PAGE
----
25 Years Ago, 'The Birdcage' was a Watershed Moment in Queer Cinema | Features | LIVING LIFE FEARLESS

25 Years Ago, ‘The Birdcage’ was a Watershed Moment in Queer Cinema

The Birdcage, a comedic farce involving a gay couple, their right-wing in-law, and comical dinner of deception, wouldn’t be all that shocking if it came out now. But 25 years ago, it was a truly watershed thing to be the subject of a highly popular studio comedy.

25 Years Ago, 'The Birdcage' was a Watershed Moment in Queer Cinema | Features | LIVING LIFE FEARLESS

The film, a later-career triumph from director Mike Nichols — written by his longtime partner Elaine May — was a remake of La Cage Aux Folles, which was a play in 1973, a movie in 1978, and an acclaimed Broadway musical in 1983. Combining a talented cast, a witty script, and a third act that keeps topping itself, The Birdcage is one of the most enduring comedies of the 1990s, even if many aspects of it are very specific to that time. 

A remake of La Cage Aux Folles, which was a play in 1973, a movie in 1978, and an acclaimed Broadway musical in 1983

The film stars Robin Williams and Nathan Lane as long-term gay couple Armand and Albert Goldman. Armand owns a South Beach drag club, where Albert (as “Starina”) is the star attraction. The two have raised a son named Val (Dan Futterman), the product of a years-ago one-night stand Armand had with a woman.

The plot gets set in motion when Val informs them he intends to marry a woman (future Ally McBeal — Calista Flockhart), and that her father (Gene Hackman) is a socially conservative senator. 

Because it’s set in 1996 — the year President Bill Clinton signed the Defense of Marriage Act — and not today, the Goldmans decide to hide both their gayness and Jewishness from their soon-to-be in-laws, with Val’s mother (Christine Baranski) stepping in and Albert posing as a straight uncle. But when the mother gets caught in traffic, Albert decides to dress as a woman for the duration of the dinner. 

That leads into the movie’s centerpiece, that wild dinner party scene, which is some of the best door-slamming farce ever presented in American movies. The film ends — much like the new Coming 2 America, with a cast-wide dance-off to Sister Sledge’s “We Are Family.”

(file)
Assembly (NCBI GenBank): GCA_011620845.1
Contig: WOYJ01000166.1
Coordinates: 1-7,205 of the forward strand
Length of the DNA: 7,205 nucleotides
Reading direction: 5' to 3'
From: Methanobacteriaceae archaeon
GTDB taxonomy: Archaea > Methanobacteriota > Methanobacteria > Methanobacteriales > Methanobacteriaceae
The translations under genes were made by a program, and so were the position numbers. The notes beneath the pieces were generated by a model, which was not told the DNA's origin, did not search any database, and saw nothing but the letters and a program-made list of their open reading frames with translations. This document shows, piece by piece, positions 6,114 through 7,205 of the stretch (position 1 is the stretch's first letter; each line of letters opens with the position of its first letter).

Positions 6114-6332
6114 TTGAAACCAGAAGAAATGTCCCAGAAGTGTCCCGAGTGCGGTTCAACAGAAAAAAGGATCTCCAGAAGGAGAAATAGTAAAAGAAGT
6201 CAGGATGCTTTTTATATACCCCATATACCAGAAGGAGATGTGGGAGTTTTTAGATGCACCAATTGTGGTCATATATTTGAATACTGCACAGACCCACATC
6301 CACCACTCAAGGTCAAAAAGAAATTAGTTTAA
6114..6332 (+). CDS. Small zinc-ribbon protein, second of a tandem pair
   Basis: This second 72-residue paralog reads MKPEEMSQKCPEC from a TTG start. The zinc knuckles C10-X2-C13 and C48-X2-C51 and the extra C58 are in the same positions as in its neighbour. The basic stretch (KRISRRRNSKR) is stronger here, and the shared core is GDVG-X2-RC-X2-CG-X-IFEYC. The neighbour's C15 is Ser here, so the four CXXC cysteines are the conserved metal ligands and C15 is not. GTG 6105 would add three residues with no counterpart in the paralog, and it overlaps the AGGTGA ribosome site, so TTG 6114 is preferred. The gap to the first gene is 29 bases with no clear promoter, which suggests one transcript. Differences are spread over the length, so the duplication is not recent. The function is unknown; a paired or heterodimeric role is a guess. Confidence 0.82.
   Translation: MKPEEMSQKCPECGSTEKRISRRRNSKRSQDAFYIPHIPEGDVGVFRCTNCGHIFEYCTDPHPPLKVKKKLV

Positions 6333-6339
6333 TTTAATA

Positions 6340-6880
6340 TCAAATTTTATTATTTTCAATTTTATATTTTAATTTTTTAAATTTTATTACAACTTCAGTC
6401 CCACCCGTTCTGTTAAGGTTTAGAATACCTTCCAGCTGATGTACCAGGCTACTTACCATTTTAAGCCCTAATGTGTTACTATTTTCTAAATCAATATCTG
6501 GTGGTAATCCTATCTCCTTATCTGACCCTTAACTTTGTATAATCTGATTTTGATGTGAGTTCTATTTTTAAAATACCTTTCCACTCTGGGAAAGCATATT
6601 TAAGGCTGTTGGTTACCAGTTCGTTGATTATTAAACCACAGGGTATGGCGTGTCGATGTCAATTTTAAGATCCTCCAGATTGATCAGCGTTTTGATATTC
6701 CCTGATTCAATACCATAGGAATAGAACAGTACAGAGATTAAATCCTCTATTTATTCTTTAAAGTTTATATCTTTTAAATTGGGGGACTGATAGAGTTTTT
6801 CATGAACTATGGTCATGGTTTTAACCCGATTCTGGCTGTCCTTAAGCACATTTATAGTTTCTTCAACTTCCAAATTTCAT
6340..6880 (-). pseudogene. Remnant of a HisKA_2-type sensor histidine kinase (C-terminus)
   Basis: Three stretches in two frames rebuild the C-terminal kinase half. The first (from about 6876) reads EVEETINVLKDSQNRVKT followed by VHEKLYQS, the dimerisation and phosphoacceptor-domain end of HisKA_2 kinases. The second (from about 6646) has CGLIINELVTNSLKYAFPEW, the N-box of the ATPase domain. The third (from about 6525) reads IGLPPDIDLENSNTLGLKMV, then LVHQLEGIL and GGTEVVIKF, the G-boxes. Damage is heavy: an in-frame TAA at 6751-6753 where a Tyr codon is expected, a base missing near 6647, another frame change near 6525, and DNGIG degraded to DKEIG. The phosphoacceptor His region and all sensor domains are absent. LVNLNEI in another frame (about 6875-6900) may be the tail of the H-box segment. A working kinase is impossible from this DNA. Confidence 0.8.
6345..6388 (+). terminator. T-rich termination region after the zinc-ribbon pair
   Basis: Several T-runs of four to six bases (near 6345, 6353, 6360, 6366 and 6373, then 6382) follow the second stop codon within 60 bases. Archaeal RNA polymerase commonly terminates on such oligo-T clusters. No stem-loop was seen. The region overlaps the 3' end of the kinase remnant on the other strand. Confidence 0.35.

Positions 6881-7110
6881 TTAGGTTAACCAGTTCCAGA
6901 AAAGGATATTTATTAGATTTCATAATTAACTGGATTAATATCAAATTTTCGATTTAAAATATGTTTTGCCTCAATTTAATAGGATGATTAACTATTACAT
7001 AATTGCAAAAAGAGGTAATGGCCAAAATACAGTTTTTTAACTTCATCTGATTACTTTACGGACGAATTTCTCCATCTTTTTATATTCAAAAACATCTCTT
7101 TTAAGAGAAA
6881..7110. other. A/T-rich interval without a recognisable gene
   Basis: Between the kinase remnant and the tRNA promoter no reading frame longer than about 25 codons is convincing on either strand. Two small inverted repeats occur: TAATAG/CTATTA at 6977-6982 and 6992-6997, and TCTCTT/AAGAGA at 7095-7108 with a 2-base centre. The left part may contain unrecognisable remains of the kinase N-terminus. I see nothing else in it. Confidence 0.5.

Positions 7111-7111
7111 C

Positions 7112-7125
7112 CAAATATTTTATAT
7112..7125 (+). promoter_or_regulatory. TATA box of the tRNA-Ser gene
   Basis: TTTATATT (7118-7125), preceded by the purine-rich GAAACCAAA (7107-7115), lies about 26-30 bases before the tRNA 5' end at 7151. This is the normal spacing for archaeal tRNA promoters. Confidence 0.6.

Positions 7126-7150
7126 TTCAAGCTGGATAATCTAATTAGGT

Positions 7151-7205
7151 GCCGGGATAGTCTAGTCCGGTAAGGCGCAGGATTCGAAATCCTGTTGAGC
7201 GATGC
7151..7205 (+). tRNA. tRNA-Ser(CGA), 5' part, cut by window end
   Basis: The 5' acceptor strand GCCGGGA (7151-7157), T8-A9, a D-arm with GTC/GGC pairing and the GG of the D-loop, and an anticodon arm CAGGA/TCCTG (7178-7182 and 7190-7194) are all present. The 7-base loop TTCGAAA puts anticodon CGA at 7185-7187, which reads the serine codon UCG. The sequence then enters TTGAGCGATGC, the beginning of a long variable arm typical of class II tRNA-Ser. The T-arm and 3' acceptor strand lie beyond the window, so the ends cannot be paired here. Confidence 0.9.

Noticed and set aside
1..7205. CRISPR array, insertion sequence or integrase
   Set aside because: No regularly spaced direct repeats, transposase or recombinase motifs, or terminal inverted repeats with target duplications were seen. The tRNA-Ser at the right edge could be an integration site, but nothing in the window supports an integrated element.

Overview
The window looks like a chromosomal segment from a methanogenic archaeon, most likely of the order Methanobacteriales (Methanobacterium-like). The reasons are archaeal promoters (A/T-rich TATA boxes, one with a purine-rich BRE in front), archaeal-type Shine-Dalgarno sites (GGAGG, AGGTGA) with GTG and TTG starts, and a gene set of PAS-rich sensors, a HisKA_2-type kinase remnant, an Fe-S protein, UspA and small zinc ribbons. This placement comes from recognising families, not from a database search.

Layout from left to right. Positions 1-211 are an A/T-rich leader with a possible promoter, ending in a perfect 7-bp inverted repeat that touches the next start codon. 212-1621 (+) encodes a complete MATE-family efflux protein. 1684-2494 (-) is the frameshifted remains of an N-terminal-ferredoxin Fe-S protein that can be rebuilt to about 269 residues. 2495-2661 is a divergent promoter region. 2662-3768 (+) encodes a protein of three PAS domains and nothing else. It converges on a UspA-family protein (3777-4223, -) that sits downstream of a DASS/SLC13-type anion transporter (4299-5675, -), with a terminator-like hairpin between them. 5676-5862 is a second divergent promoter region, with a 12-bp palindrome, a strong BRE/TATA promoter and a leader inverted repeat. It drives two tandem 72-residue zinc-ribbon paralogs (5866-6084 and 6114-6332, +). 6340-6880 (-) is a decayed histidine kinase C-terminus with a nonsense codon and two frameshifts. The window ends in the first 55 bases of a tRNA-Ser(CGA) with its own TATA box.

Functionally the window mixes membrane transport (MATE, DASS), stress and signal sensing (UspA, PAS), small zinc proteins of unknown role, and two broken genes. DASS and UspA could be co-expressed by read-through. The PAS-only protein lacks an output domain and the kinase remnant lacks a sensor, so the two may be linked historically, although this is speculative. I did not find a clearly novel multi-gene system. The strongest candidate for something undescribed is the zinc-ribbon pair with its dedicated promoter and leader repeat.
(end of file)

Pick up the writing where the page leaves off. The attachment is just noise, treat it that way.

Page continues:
The highlights of the film include Williams’ dance instructions: 

And the famous scene in which Williams tries to teach Lane to walk like John Wayne: 

And when Hackman finds out about the fate of his fellow Senator :

And, of course, the dinner scene: 

Clearly, if The Birdcage, or another type of remake of La Cage were made today, it would probably be a bit different in a few ways. The film was directed by a straight man, written by a straight woman, and starred straight actors Robin Williams and Hank Azaria in two of the three main gay roles (Nathan Lane, best known at that point as a theater actor, is gay, but not quite out in 1996). Those aren’t the sort of things that would likely fly today.

Also, it’s likely that a movie of this type made now wouldn’t entail the gay couple pretending to be something they’re not, just to curry favor with their conservative in-laws, but more likely asserting themselves. After all, how exactly will they expect to keep the ruse up indefinitely, once the couple has gotten married? 

Even so, The Birdcage, which made over $200 million at the box office in 1996, was an important film when it comes to gay representation in mainstream Hollywood cinema. It’s also been credited with bringing about real-world equality,. 

“People still talk to me about it, every day someone says how much they love that film,” Nathan Lane said in an interview in 2017. “What I remember in seeing it as a young man was not only how funny it was but also how subversive it was in its way… It’s subversive in the fact that the gay people are the heroes and the straight people are the villains.”

CULTURE (counter, pop, and otherwise) and the people who shape it.


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